Factory workers told journalists that they manufactured underwear and plastics in two separate sections of the factory.Factory Fire Kills Hundreds in Pakistan
September 12, 2012
Historical Examples of plastics
From what was left of their hangar, their planes were made of plastics—not a piece of metal in them.
Even the ruined motors looked as though they were made of plastics.
I have been working on this for months with a plastics company.The Egyptian Cat Mystery
Harold Leland Goodwin
After all, he rationalized, plastics are notoriously unstable under certain conditions.Warning from the Stars
With the third blow the plastics cell cracked and the lignin poured out, a syrupy curtain sliding down.The Brain
- any one of a large number of synthetic usually organic materials that have a polymeric structure and can be moulded when soft and then set, esp such a material in a finished state containing plasticizer, stabilizer, filler, pigments, etc. Plastics are classified as thermosetting (such as Bakelite) or thermoplastic (such as PVC) and are used in the manufacture of many articles and in coatings, artificial fibres, etcCompare resin (def. 2)
- short for plastic money
- made of plastic
- easily influenced; impressionablethe plastic minds of children
- capable of being moulded or formed
- fine arts
- of or relating to moulding or modellingthe plastic arts
- produced or apparently produced by mouldingthe plastic draperies of Giotto's figures
- having the power to form or influencethe plastic forces of the imagination
- biology of or relating to any formative process; able to change, develop, or growplastic tissues
- of or relating to plastic surgery
- slang superficially attractive yet unoriginal or artificialplastic food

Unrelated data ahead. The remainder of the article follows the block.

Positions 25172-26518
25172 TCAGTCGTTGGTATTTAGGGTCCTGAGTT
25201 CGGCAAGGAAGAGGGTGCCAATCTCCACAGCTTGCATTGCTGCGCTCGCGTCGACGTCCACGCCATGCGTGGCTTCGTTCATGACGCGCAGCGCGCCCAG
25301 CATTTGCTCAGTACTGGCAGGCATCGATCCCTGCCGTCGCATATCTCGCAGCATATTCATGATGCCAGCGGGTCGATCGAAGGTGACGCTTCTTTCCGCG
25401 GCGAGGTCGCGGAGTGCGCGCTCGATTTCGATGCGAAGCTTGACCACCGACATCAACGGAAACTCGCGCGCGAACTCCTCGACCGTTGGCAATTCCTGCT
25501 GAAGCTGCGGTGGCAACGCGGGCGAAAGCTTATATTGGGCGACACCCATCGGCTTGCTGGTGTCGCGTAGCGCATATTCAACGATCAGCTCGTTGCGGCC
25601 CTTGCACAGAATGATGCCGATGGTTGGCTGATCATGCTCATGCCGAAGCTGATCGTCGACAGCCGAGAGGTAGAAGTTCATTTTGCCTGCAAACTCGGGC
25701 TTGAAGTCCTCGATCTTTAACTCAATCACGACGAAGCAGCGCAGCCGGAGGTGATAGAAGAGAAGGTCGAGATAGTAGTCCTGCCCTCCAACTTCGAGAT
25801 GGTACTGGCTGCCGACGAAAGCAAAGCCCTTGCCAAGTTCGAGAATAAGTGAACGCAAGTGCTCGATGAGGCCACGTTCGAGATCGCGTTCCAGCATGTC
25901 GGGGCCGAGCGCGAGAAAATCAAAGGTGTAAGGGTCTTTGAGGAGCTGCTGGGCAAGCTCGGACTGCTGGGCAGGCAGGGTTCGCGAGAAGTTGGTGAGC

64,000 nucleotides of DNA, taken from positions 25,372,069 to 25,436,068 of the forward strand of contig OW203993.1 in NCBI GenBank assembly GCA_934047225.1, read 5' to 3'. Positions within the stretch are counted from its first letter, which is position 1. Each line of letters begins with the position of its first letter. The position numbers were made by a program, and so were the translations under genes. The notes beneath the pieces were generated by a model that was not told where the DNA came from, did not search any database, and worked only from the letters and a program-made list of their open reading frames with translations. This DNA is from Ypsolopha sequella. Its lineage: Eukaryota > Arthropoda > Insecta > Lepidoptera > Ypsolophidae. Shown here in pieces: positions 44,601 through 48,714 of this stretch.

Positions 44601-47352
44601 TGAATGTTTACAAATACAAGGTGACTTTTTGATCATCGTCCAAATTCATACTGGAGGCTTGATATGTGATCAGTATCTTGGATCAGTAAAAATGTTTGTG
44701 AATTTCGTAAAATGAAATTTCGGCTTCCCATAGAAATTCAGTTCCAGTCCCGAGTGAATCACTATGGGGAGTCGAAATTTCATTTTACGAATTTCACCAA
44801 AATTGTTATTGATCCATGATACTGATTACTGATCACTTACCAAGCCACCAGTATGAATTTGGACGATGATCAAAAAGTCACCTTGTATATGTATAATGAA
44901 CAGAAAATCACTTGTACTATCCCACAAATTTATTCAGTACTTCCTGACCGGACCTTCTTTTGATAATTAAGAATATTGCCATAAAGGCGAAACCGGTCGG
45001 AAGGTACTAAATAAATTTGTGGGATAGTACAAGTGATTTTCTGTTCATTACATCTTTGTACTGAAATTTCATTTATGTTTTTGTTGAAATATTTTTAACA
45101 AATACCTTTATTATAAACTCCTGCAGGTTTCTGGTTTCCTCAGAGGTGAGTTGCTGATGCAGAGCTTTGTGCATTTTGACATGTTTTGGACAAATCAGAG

Word Origin for plastic
1630s, "capable of shaping or molding," from Latin plasticus, from Greek plastikos "able to be molded, pertaining to molding, fit for molding," also in reference to the arts, from plastos "molded, formed," verbal adjective from plassein "to mold" (see plasma). Surgical sense of "remedying a deficiency of structure" is first recorded 1839 (in plastic surgery). Meaning "made of plastic" is from 1909. Picked up in counterculture slang with meaning "false, superficial" (1963). Plastic explosive (n.) attested from 1894.
- Capable of being shaped or formed.
- Easily influenced; impressionable.
- Capable of building tissue; formative.
- Any of various organic compounds produced by polymerization, capable of being molded, extruded, cast into various shapes and films, or drawn into filaments used as textile fibers.
- Any of numerous substances that can be shaped and molded when subjected to heat or pressure. Plastics are easily shaped because they consist of long-chain molecules known as polymers, which do not break apart when flexed. Plastics are usually artificial resins but can also be natural substances, as in certain cellular derivatives and shellac. Plastics can be pressed into thin layers, formed into objects, or drawn into fibers for use in textiles. Most do not conduct electricity well, are low in density, and are often very tough. Polyvinyl chloride, methyl methacrylate, and polystyrene are plastics. See more at thermoplastic thermosetting.
- Capable of being molded or formed into a shape.